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Wolfgang Amadeus MOZART (1756 – 1791)
Le nozze di Figaro (1786)
Lucio Gallo (bass-baritone) – Il Conte di Almaviva; Eteri Gvazava (soprano) – La Contessa di Almaviva; Patrizia Ciofi (soprano) – Susanna; Giorgio Surian (bass) – Figaro; Marina Comparato (mezzo) – Cherubino; Giovanna Donadini (contralto) – Marcellina; Eduardo Chama (bass) – Bartolo; Sergio Bertocchi (tenor) – Basilio; Eleonora Contucci (soprano) – Barbarina; Gianluca Ricci (bass) – Antonio; Carlo Bosi (tenor) – Don Curzio; Gabriella Cecchi and Laura Lensi – Two peasant girls
Coro e Orchestra del Maggio Musicale Fiorentino/Zubin Mehta
Directed for Stage by Jonathan Miller
Set Design: Peter J. Davison; Costume Design: Sue Blane; Choreography: Susanna Quaranta; Lighting Design: Jvan Morandi; Director of the Stage Production: Massimo Teoldi; Directed for TV and Video by Maria Paola Longobardo
Recorded live at the Teatro Communale, Florence, 2, 15 and 18 October 2003
TDK DVWW-OPNDFF [2 DVDs: 181:00]

The name of Jonathan Miller as director has often meant breakneck transportations in time and setting. His Rigoletto production at ENO back in the early 1980s, set in gangster circles in 1920s Chicago was famous. More recently there was Stockholm’s L’Elisir d’amore set in the roaring 1950s in a bar and gas station somewhere in the Mid-West. The present production of Le nozze di Figaro on the other hand, is, true to the libretto, set in Mozart’s own time and the interior of Count Almaviva’s castle, where the first three acts are set, is indeed a late 18th century castle with all the traditional props. In the last act, though, we move out into the nightly garden. Here all the former realism is gone and the action takes place on a bare stage with some mighty stone walls or pillars, behind and around which the characters play their hide-and-seek game. Maybe Miller wants to point out that while the first three acts deal with a series of social games firmly set before the French revolution, the fourth act complications are so unlikely in Mozart’s or any other time, that they are to be seen as a theoretical or ideological game that can only take place in people’s imagination and so needs to be set in a milieu with no references to real life. So Miller is Miller after all: he lulls the audience into security during the first three acts and then breaks the illusion in the fourth.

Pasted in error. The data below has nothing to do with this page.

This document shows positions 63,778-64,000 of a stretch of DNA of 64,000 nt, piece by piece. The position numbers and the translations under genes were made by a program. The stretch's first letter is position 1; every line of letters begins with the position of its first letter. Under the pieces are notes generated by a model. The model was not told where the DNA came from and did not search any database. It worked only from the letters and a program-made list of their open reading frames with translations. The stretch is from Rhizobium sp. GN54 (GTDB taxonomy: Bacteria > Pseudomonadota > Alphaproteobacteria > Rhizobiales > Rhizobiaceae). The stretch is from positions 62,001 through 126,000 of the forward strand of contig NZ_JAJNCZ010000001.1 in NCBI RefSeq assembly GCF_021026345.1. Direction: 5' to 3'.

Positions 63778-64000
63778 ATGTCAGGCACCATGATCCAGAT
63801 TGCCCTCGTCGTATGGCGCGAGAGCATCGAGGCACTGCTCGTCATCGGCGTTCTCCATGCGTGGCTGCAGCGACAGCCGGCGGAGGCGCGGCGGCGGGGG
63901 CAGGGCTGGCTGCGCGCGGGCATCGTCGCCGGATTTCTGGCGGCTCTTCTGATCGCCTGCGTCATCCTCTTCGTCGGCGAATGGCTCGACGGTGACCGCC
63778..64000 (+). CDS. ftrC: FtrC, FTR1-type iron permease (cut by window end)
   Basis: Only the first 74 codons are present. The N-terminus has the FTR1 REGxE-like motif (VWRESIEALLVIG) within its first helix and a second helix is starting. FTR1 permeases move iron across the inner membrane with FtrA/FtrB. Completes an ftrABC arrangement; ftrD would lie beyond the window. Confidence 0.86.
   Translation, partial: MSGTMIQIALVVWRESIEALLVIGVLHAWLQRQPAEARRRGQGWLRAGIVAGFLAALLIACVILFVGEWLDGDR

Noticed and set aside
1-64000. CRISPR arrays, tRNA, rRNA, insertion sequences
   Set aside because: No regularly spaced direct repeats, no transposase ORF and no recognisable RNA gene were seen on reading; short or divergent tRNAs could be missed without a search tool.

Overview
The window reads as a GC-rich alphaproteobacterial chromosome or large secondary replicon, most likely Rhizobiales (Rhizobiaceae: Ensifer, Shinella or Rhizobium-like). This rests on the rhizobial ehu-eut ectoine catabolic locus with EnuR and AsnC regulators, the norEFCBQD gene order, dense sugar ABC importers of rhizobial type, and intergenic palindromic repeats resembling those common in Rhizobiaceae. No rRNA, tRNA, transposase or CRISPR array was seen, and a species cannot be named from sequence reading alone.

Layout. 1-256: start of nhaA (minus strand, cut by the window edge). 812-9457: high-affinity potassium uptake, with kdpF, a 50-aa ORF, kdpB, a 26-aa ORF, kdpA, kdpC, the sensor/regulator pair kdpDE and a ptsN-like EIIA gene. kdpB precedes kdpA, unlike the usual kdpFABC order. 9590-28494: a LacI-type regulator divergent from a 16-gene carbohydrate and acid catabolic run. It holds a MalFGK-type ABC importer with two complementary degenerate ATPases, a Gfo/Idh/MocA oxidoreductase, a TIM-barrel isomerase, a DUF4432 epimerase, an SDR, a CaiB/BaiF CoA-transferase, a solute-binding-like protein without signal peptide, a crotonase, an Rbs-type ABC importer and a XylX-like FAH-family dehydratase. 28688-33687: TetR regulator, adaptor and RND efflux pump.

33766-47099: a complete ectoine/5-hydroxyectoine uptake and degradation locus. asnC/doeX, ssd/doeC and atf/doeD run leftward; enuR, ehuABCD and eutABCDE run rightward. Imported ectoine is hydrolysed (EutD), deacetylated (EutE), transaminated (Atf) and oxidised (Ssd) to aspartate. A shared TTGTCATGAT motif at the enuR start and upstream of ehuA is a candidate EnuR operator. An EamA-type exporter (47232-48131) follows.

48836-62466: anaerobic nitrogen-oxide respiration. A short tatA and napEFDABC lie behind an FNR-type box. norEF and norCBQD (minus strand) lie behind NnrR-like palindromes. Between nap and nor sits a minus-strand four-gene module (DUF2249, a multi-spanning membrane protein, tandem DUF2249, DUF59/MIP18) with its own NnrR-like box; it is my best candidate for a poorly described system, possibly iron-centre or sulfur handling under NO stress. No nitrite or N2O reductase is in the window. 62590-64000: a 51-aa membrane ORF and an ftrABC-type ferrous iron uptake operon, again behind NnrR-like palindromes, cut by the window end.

When it comes to the action we recognize Miller’s hand time and again through the extremely detailed direction. Every movement, every gesture, every facial expression is so thought through, creating real characters of flesh and blood. At the end of the drama, this is a comedy but under the surface, conflicts, desires and lusts rage. Miller lays them all bare. At the end of the performance we know the characters and realize that they are no cardboard figures but complicated individuals. And, contrary to the practice of some directors, Miller is a listener. He knows that Mozart was a penetrating psychologist and that most of the emotions are built-in to the music, which means that one rarely gets the feeling that a character does anything against the music. One could object that there is too strong a sex fixation, even of a fairly rough kind, which would have been unlikely on the stage in Mozart’s time, but of course we know from Mozart’s letters and otherwise that he could be quite rough in his vocabulary, so there is a point here, too. But the music doesn’t speak this rough language. Even if Cherubino simmers with sex fixation, and the music illustrates it, he never goes over the top. Today’s audiences are of course not easily shocked and probably expects such over-explicitness and probably Mozart himself, if present at the Teatro Communale, would have enjoyed himself heartily.